I state that I do not want to pose as an art critic at all or make judgments on Franco Guerzoni's artistic work, but certainly if I hadn't immediately perceived the fascination of his works and a commonality of sensitivity that leads from a peeling "wall" to multiple suggestions and reflections, the operational path and the solutions adopted to translate unique works onto printed sheets would not have been so immediate and spontaneous from the beginning in the hazard of choices.
How to reproduce Guerzoni's flayed walls in original printed multiples that preserve their colors, semantic values and poetry?
Guerzoni's paintings have multiple surfaces on multiple levels and have a chromatic tone that is not dull, not warm but makes use of materials provided with their own specific light.
After numerous visits to the studio, bringing tests gradually carried out (visits that have always left me a pleasant feeling of friendliness), after having observed several times works and technical tools, it was the words of the artist, intent on retouching with a brush with an amaranth red, to give the interpretative key and the certainty that, after the attempts, we had perhaps reached the desired goal of reproducing, for the book Manto by Osvaldo Coluccino, five color plates: its torn walls live on "overlapping colors, covered and then brought back to the light give the colors themselves a mutability, compared to the original hue, which simulates the passage of time. The ultramarine softens, the white becomes dusty ... ".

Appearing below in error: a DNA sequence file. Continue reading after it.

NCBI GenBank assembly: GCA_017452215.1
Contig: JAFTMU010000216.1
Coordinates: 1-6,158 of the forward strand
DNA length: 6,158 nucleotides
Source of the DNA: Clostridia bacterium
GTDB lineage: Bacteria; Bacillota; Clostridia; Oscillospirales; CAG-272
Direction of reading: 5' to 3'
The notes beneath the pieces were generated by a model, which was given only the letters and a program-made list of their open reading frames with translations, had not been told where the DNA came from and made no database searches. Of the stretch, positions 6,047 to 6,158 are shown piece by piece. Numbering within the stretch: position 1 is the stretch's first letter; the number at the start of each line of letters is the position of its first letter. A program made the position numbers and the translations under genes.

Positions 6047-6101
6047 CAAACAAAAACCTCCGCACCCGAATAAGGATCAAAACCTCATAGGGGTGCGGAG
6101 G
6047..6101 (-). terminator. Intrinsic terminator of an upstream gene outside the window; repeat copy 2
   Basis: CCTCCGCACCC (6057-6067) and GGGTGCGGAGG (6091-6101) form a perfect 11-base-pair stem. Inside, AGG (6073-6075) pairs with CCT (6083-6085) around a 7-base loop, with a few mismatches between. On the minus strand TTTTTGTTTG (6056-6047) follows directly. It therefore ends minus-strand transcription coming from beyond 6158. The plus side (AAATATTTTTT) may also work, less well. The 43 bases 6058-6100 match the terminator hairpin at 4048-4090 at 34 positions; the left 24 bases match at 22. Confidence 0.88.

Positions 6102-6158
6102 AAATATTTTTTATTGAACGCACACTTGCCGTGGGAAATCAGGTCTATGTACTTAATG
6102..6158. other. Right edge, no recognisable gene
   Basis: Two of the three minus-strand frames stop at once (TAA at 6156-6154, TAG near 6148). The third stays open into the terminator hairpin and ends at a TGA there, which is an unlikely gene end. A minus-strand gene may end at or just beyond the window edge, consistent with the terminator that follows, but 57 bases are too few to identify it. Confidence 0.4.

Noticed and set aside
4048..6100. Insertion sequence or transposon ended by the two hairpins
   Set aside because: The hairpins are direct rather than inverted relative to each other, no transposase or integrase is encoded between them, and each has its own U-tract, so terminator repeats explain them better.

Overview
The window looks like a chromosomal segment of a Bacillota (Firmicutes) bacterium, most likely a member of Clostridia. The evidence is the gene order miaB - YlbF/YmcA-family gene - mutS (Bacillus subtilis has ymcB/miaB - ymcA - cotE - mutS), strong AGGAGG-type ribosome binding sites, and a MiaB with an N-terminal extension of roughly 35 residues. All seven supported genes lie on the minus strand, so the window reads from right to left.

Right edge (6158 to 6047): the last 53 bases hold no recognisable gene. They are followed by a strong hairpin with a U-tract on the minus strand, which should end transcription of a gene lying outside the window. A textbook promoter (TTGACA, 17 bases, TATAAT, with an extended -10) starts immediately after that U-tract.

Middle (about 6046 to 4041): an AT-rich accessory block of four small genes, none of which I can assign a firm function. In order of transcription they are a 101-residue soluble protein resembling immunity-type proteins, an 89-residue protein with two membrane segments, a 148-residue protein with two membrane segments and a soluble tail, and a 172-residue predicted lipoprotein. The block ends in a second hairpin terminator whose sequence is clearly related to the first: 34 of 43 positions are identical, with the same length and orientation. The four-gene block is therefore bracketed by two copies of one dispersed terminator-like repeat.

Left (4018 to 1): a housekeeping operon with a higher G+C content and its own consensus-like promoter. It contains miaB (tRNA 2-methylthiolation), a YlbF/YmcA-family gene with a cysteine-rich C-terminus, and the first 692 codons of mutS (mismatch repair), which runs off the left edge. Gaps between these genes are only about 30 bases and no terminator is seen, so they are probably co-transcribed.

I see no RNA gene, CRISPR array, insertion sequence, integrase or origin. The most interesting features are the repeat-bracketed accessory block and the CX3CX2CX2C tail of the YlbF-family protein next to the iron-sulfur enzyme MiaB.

For the first panel, the sinopia of all the others, we resorted to a pencil lithograph transferred to the stone through the artist's drawing on transfer paper, which was superimposed on a dry impression from magnesium cliché, reproducing the texture of a second drawing.
The next problem to be solved was which material to use to adequately reproduce the fragments necessary for the progress of the "unveiling" of the following tables. Declining lessons from Atelier 17 practices and Goetz's collographic method as needed, a specially treated wooden cardboard allowed Guerzoni to create the required matrices and model the carborundum acrylic paste on them.
Later, which inks. Oil-based, they would have rendered a gloss extraneous to the artist's work, so we opted for water-based inks, both chalcographic and monotype - the two best brands on the market today - mixed with stiffner, desiccant and in some cases even with the powder pigments used by Guerzoni for the paintings. The transparency and tactile effect obtained is consequent to non-linear printing passages at the chalcographic press, such that areas already imprinted and rich in color are discharged on the subsequent matrices: here, therefore, perhaps even a little by chance, that effect of tearing, of surfacing, of unveiling of underlying chromatisms that are such an important part of the artist's poetics.
Finally, the inking with a brush has added an element of minimal variability to the repetition of shapes and colors that makes each print almost unique, as if it were monotypes but repeated forty times.
The emotion that the landscapes created by time on the walls that Guerzoni so poetically translates into painting arouse, I hope is the same that reverberates from these printed pages.